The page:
Something is probably wrong at many of America’s for-profit colleges. While this is perhaps no big revelation, reformers still haven’t figured out what reforms to institute to address the problems.

According to the National Consumer Law Center the answer is more involvement from the states. According to a recent report by the organization:

Only a few states have devoted sufficient resources in recent years to challenge for-profit school abuses and provide relief for students. There are promising signs that other states are starting to pay attention, but much more needs to be done.

The federal government has publicly instituted some significant reforms in these areas. But more is needed. This is not because states are necessarily very good at oversight (and different states will have different standards anyway) but because it’s usually only states that can compensate students for abuse.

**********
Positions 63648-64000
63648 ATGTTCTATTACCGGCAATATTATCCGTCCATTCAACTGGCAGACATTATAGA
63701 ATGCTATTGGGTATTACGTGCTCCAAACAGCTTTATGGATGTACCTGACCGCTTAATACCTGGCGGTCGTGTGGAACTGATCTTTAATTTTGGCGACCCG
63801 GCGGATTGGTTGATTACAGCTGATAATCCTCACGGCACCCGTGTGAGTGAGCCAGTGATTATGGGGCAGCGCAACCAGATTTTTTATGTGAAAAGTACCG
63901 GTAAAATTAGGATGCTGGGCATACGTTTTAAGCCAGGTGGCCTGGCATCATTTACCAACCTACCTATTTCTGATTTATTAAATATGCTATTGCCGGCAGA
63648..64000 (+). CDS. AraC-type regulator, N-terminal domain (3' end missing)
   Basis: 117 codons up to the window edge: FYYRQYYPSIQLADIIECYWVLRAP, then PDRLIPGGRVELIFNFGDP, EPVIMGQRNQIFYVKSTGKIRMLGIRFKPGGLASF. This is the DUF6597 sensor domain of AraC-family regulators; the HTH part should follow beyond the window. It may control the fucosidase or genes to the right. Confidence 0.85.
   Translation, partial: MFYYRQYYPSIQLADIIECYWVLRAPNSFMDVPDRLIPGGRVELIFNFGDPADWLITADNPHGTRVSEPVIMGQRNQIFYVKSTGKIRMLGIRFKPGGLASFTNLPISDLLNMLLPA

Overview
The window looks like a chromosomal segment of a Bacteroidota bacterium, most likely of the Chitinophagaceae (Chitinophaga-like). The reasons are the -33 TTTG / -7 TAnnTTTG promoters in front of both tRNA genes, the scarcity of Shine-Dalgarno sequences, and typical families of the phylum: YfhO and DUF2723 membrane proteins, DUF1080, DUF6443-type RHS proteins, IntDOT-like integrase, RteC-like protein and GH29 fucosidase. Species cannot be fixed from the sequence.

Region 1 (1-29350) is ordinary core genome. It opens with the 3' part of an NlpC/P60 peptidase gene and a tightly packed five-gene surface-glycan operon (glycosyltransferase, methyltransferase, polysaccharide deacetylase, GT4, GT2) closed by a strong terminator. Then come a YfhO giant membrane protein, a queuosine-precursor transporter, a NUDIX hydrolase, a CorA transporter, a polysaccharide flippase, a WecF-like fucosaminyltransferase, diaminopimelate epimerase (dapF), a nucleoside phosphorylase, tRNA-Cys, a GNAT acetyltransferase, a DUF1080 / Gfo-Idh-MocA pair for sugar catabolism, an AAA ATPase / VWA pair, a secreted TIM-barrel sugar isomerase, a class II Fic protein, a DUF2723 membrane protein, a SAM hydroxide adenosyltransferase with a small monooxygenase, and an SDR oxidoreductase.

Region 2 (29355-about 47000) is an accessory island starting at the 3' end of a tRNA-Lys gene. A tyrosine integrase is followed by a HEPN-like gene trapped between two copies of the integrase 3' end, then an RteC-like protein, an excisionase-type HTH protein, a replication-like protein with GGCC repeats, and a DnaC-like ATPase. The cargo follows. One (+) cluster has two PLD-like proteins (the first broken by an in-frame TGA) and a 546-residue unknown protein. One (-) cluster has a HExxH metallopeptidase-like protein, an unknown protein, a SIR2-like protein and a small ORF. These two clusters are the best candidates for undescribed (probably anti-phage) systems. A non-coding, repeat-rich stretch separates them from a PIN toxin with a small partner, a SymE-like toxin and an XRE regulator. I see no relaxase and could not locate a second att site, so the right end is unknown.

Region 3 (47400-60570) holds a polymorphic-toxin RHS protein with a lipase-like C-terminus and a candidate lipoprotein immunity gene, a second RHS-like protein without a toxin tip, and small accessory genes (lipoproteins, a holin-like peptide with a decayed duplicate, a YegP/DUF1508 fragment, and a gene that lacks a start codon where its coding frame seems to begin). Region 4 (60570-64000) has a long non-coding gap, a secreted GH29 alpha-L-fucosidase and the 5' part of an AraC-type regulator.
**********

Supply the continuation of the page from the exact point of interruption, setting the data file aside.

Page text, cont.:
As NCLC puts it:

State relief for students is critical because relief at the federal level is limited. Many states have either a student tuition recovery fund (“Recovery Fund”) or a bond program to reimburse defrauded students.

More state regulations (or better enforcement of existing regulations) might not force education companies to behave more appropriately, but it will certainly help students who were the victims of education scams.

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Daniel Luzer is the news editor at Governing Magazine and former web editor of the Washington Monthly. Find him on Twitter: @Daniel_Luzer